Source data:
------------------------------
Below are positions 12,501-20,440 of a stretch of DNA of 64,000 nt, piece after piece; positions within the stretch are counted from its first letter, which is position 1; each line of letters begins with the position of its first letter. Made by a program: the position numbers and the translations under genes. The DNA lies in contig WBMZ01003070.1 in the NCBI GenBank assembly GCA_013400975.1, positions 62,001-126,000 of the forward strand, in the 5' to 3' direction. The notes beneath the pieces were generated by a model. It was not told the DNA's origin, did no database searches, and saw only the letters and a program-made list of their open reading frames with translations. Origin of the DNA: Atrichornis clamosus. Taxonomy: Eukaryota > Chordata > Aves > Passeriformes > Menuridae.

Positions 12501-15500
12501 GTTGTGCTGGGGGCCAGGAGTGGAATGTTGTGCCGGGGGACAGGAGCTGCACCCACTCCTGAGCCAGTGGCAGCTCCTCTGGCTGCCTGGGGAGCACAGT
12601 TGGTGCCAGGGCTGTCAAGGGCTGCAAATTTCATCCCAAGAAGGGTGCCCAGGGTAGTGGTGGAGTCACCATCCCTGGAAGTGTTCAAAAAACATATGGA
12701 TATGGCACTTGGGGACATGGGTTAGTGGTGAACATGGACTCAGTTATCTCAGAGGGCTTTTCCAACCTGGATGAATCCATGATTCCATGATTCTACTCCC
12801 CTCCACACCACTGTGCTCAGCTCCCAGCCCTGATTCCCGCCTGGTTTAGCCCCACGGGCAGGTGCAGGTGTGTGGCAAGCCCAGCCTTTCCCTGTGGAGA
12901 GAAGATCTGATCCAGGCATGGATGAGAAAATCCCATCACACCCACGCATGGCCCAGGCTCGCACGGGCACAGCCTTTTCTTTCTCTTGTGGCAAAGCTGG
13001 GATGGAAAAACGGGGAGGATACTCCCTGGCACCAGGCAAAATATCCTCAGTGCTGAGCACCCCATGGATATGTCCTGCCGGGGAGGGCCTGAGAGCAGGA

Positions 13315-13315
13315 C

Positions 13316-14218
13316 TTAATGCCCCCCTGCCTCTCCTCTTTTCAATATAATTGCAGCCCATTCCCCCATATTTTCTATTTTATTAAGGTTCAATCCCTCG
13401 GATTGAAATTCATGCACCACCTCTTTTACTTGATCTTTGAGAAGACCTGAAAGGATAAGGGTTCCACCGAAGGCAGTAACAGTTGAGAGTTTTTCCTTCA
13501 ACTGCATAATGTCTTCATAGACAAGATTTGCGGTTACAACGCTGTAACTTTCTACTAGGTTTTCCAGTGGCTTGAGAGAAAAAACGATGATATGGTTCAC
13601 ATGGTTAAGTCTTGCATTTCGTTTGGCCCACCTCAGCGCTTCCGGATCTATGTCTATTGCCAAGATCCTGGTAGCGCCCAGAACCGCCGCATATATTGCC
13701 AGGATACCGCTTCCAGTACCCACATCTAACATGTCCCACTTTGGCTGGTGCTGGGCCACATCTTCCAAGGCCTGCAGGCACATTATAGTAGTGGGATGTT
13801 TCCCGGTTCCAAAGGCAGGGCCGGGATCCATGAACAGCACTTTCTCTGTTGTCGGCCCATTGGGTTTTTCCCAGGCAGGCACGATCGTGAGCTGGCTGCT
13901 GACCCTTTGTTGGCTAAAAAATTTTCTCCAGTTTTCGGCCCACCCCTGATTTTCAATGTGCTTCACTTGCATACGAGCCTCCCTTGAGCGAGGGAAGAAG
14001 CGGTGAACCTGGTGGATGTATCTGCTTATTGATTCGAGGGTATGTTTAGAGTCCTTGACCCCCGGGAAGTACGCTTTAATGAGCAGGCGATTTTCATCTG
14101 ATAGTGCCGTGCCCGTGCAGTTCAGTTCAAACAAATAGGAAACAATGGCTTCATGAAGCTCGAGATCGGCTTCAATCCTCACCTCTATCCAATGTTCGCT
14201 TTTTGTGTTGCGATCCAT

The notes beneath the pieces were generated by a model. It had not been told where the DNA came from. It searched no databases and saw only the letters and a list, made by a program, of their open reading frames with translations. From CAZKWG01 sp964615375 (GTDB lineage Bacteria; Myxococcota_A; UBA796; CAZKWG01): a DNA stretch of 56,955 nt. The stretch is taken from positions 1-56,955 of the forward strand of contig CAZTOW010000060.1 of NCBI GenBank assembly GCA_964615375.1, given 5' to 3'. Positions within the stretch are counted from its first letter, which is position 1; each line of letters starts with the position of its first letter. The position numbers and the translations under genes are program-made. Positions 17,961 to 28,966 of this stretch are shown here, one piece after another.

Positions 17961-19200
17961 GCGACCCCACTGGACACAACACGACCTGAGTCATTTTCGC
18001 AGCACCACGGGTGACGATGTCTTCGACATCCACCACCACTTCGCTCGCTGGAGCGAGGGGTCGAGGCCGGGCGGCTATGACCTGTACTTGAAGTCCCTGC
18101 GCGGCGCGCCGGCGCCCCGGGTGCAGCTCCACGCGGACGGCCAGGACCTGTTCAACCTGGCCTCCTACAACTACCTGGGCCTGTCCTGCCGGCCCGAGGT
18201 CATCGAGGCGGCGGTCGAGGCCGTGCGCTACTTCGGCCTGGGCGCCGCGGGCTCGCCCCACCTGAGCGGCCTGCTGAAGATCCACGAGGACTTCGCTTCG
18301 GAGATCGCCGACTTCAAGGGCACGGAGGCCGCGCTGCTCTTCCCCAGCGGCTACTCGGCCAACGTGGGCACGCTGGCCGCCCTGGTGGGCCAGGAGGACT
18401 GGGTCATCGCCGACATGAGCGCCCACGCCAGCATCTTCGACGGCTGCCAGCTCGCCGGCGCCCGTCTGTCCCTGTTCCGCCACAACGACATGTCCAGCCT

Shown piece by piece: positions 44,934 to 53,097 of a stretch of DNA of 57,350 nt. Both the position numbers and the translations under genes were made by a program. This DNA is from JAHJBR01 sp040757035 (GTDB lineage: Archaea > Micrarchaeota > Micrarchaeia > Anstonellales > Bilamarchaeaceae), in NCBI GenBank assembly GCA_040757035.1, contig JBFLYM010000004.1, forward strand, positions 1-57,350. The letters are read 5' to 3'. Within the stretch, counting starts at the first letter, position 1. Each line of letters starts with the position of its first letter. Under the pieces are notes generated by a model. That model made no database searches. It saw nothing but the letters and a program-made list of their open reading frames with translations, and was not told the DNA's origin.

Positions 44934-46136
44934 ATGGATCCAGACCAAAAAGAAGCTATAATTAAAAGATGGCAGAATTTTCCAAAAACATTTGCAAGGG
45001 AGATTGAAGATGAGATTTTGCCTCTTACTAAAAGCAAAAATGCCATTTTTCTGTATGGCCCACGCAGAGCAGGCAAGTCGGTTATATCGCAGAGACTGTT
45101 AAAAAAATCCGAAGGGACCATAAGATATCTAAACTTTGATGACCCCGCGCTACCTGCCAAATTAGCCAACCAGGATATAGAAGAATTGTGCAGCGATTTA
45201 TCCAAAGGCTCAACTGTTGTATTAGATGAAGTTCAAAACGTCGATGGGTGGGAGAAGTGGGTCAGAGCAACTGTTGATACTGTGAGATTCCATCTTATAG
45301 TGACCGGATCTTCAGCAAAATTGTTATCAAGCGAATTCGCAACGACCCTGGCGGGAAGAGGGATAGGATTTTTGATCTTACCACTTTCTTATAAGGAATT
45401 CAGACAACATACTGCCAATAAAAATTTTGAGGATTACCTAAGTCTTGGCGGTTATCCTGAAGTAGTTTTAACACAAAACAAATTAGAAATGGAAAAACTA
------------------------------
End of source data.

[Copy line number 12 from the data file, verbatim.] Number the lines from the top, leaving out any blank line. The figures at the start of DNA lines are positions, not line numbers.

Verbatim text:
13316 TTAATGCCCCCCTGCCTCTCCTCTTTTCAATATAATTGCAGCCCATTCCCCCATATTTTCTATTTTATTAAGGTTCAATCCCTCG